Ending the vicious cycle of diarrhea and malnutrition: examples from Southeast Asia
Poor families can struggle to afford staple foods, let alone nutrient-rich foods like vegetables, when prices increases. Photo: PATH.
In this time of post-pandemic economic recovery, many countries are confronting concurrent multiple challenges including high inflation, adverse weather conditions due to El Niño, and difficulties importing food due to conflict-driven challenges. The global price of rice has hit a 12-year high. Communities already living with poverty and malnutrition bear the brunt of this cost-of-living crisis. According to UNICEF, 148 million children less than five years old are stunted and 45 million are wasted. These rising costs could worsen the nutrition intake status of the children and threaten to put them at risk of diarrheal diseases.
Inflation contributes to malnutrition
With inflation causing food prices to rise, families with limited incomes find it difficult to afford a balanced and nutritious diet. Their budgetary constraints force them to change dietary choices to more calorie-dense but nutritionally poor foods, resulting in nutrient deficiencies. A study in Bangladesh revealed that food price inflation is among the socioeconomic factors that significantly increases stunting, along with several other socioeconomic factors. A similar story is unfolding in Pakistan.
Malnourished children are more vulnerable to diarrhea
Children in low-income countries suffer from diarrhea, which deprives them of nutrition to grow. Most under-five-year-old children with malnutrition live in Africa and Asia, and that malnourishment makes them more vulnerable to diarrhea and more likely to get severe diarrhea for a longer period. A study conducted among cholera-affected children in urban areas of Bangladesh found that, compared to well-nourished children, malnourished children are more susceptible to infections, including those causing diarrhea. Malnourished children can also suffer from long-term gut damage called environmental enteropathy, a condition where unabsorbed nutrients pass out of the body, the immune system is dysfunctional, and a chain reaction of malnutrition and diarrheal disease feed each other in a vicious cycle.
Breaking the vicious cycle
Because malnutrition and diarrhea are inextricably related, we can apply a multi-faceted approach to ending their vicious cycle.
Food Fortification: When inflation in food prices persists, accessing a nutritious diet becomes harder. Fortifying staple foods like flour, rice, edible oil, yoghurt, and table salt with nutrients like vitamin A, B12, iron, zinc, folic acid, iodine, allow people who lack purchasing power to afford a nutrient-rich diet. The costs to fortify food is minimal. If food processors are unwilling to do so, governments could provide subsidies to the food processors so that consumers can access nutrient-rich food in a cost-effective way. There’s opportunity to raise awareness among policymakers and consumers about how malnutrition can promote intestinal infections and how fortifying food can reduce that. In Indonesia, the effect of food fortification on reducing micronutrient deficiency presented promising results.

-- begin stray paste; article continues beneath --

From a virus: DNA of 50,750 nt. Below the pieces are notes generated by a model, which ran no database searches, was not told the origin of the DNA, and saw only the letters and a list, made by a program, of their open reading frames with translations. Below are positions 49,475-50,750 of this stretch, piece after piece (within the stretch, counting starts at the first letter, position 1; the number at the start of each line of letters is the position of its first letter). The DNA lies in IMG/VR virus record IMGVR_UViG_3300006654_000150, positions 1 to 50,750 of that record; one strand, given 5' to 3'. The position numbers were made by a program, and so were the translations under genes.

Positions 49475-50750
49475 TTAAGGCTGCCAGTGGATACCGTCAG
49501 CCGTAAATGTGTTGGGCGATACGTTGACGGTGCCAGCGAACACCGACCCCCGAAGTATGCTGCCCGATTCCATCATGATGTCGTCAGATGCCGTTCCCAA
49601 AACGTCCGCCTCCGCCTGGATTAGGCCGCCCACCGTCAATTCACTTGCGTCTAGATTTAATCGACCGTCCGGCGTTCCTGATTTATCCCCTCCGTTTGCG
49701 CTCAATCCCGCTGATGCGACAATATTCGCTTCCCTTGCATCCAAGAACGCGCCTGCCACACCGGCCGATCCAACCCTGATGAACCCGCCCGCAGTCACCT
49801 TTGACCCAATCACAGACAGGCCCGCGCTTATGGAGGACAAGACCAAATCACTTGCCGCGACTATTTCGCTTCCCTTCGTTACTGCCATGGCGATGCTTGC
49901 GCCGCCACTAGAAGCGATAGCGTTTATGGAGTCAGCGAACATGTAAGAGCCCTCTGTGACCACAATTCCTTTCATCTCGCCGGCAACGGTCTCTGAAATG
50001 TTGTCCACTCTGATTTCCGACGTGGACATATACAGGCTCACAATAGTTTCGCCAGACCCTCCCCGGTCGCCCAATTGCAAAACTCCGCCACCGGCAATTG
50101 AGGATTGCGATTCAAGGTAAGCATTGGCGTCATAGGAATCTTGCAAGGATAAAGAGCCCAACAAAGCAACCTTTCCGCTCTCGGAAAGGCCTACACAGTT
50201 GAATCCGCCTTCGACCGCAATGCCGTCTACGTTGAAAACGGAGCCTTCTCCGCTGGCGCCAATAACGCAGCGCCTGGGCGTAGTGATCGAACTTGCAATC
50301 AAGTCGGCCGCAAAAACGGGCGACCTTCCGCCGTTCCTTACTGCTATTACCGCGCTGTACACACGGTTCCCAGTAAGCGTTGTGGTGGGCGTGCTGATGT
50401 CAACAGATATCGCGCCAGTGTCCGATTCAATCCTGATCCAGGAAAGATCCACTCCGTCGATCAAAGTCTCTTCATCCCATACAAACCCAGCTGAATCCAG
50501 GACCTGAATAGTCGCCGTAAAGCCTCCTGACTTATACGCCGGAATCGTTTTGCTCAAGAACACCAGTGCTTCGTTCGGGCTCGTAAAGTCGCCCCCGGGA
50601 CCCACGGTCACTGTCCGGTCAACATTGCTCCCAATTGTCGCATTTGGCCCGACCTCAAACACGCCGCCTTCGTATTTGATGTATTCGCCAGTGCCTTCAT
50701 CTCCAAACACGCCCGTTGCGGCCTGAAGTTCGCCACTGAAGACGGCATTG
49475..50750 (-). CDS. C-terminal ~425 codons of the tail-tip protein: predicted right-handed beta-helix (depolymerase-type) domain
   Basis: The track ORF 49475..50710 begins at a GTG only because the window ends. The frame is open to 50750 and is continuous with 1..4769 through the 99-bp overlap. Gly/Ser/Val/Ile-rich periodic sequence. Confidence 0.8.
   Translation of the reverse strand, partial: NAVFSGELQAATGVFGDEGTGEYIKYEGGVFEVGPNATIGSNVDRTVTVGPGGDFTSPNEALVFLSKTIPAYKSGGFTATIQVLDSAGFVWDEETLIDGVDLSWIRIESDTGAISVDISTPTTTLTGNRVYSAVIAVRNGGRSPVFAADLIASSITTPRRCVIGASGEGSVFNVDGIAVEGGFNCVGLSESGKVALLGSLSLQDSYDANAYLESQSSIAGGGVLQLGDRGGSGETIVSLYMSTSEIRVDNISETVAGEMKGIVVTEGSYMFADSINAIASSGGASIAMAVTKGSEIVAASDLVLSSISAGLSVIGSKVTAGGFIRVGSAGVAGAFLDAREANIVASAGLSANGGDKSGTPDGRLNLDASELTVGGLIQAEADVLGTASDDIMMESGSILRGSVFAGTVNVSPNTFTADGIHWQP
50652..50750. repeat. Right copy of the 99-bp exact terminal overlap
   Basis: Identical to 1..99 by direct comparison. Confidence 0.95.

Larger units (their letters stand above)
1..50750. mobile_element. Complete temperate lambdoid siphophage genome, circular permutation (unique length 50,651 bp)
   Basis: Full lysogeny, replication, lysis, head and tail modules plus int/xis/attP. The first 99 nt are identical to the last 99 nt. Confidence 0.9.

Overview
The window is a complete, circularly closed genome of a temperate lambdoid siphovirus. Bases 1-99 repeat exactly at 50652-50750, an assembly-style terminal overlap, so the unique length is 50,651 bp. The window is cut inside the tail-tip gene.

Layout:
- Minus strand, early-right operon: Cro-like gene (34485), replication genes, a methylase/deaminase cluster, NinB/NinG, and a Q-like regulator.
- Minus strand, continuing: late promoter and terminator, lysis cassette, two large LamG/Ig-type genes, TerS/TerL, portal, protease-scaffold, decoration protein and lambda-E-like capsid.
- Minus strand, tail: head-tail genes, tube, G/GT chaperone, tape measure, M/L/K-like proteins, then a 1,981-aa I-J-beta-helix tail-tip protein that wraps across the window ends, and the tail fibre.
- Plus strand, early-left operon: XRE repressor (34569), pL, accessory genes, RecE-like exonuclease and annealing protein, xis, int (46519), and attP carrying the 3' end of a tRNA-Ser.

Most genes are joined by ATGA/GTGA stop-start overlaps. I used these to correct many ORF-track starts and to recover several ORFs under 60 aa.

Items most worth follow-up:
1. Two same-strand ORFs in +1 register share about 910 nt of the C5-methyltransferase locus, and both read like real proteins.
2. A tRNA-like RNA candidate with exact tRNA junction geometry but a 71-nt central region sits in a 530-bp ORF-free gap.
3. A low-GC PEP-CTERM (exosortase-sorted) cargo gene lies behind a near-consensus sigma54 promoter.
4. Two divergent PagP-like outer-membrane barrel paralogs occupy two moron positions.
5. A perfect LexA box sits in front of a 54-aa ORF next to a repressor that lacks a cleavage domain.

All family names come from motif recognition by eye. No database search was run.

Social Safety Net Programs: To mitigate the impact of high food prices, policymakers can focus on targeted social safety net measures, such as the Asian Development Bank’s recent work in Bangladesh to ensure food security and meet the nutritional needs of vulnerable populations promote local agricultural production.
Prevention and Treatment: An integrated approach to prevent and treat diarrheal disease is the ideal way to address the vicious cycle of diarrhea and malnutrition.
Families facing financial strain due to high inflation are often forced to live in overcrowded and unsanitary conditions. While communities invest in long-term preventative measures like the availability of clean water, sanitation, and hygiene (WASH), providing rotavirus and cholera vaccines provides immediate protection. WASH and vaccines supplement each other and can together build stronger long-term protection against gut infections that contribute to childhood chronic diarrheal disease, environmental enteropathy, the malabsorption of nutrients, and compromised immune function.
To promote health and development in infancy, governments, workplaces, and communities must provide support mothers need to allow exclusive breastfeeding for the first six months, complemented with hygienically prepared nutritious foods throughout the child’s first two years of life.
When children become ill with diarrhea, they should be treated with a properly made oral rehydration solution (ORS) in addition to taking a dispersible zinc supplement in the form of a tablet or syrup for two weeks to shorten diarrhea duration and improve intestinal health.
The solutions to address child malnutrition are available, and implementing them is one of the best investments nations can make toward a healthy future.